If anyone has shown a keen understanding of how to unionize workers in America, it’s David Rolf.

In the 1990s, he was a key player in the Service Employees International Union winning the right to represent some 74,000 home care aides in Los Angeles–the largest union organizing campaign since the 1940s. In his present post, as president of SEIU Local 775 in Seattle, he has spearheaded growth from 1,600 to 45,000 members. In 2014, The American Prospectcalled Rolf “the most successful union organizer of the past 15 years.”

All of which makes Rolf’s take on the collective-bargaining system–that it is a relic, and that those who truly care about workers should stop focusing their efforts on promoting it–particularly provocative.

“I think we made a valiant . . . bet that if we put enough talent and enough resources behind traditional union organizing that we could somehow bring back the old model,” Rolf told me on the latest episode of my podcast, The Bottom Line. “It wasn’t the wrong theory to try necessarily. . . . But ultimately, when you try something over and over again and cannot achieve the results you want, it’s time to try something new.”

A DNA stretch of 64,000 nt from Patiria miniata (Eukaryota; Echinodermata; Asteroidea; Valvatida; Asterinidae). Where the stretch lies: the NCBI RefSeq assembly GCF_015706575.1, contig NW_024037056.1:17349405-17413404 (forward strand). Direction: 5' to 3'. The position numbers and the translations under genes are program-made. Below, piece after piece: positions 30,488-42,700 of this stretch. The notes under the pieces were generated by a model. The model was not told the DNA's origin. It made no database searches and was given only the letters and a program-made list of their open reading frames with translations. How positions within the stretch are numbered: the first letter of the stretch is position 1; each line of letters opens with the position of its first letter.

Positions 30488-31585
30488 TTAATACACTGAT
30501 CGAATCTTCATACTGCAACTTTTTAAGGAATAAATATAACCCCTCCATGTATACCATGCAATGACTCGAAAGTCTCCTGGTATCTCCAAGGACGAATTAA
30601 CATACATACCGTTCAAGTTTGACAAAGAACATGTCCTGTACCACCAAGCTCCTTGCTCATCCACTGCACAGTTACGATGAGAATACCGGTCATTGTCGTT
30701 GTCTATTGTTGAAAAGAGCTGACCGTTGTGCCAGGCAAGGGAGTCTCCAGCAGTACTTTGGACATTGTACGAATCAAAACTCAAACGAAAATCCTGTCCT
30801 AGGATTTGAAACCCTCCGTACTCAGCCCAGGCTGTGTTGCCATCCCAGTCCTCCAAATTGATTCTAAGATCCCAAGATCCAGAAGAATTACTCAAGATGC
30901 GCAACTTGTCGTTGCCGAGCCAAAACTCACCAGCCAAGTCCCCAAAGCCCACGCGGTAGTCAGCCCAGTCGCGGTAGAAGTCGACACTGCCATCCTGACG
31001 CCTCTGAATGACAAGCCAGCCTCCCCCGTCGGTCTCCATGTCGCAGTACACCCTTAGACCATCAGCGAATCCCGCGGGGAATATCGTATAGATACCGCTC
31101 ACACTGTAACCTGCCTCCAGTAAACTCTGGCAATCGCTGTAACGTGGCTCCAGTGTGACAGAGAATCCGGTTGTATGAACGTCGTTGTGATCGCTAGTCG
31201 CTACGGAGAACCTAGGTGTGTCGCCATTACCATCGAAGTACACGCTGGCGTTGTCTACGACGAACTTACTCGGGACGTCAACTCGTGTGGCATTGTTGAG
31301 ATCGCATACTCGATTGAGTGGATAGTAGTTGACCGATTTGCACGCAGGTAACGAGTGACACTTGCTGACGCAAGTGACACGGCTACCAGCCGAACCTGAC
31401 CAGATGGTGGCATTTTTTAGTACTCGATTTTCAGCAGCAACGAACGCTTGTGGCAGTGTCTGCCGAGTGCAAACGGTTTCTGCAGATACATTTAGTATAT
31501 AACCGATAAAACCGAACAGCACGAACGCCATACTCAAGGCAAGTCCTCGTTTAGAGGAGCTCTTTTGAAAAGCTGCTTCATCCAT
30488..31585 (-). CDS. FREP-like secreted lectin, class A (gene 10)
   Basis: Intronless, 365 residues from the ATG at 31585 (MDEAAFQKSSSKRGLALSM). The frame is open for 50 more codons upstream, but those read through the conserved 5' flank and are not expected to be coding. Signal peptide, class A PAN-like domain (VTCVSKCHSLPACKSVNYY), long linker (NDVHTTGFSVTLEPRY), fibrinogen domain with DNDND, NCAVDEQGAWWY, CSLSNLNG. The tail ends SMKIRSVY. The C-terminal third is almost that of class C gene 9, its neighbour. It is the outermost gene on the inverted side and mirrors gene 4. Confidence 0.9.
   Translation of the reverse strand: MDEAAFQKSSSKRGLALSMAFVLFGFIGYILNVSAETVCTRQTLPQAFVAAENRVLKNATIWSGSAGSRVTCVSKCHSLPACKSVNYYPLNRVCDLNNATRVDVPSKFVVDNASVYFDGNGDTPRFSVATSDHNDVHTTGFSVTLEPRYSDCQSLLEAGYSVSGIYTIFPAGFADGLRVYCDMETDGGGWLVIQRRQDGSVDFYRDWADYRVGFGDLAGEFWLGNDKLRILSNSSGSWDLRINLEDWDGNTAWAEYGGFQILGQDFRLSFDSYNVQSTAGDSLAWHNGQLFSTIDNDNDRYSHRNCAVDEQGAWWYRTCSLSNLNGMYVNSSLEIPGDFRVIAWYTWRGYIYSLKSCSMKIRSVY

Instead of being sufficiently innovative, Rolf adds, most labor leaders have been “reinvesting and doubling down on our American system of enterprise-based collective bargaining since the union movement started to shrink in the early 1950s.” The result: “Through decades . . . we’ve seen unions grow weaker and weaker every year while continuing to repeat the same strategic directions.”

Today, less than 6.5% of the private-sector workforce in the United States is unionized, a steady drop from nearly 35% in 1955, 26% in 1975, and 10% in 1995.

To move forward, Rolf has plenty of ideas, including promoting worker ownership and introducing “ethical workplace” certification and labeling programs designed to appeal to socially conscious consumers.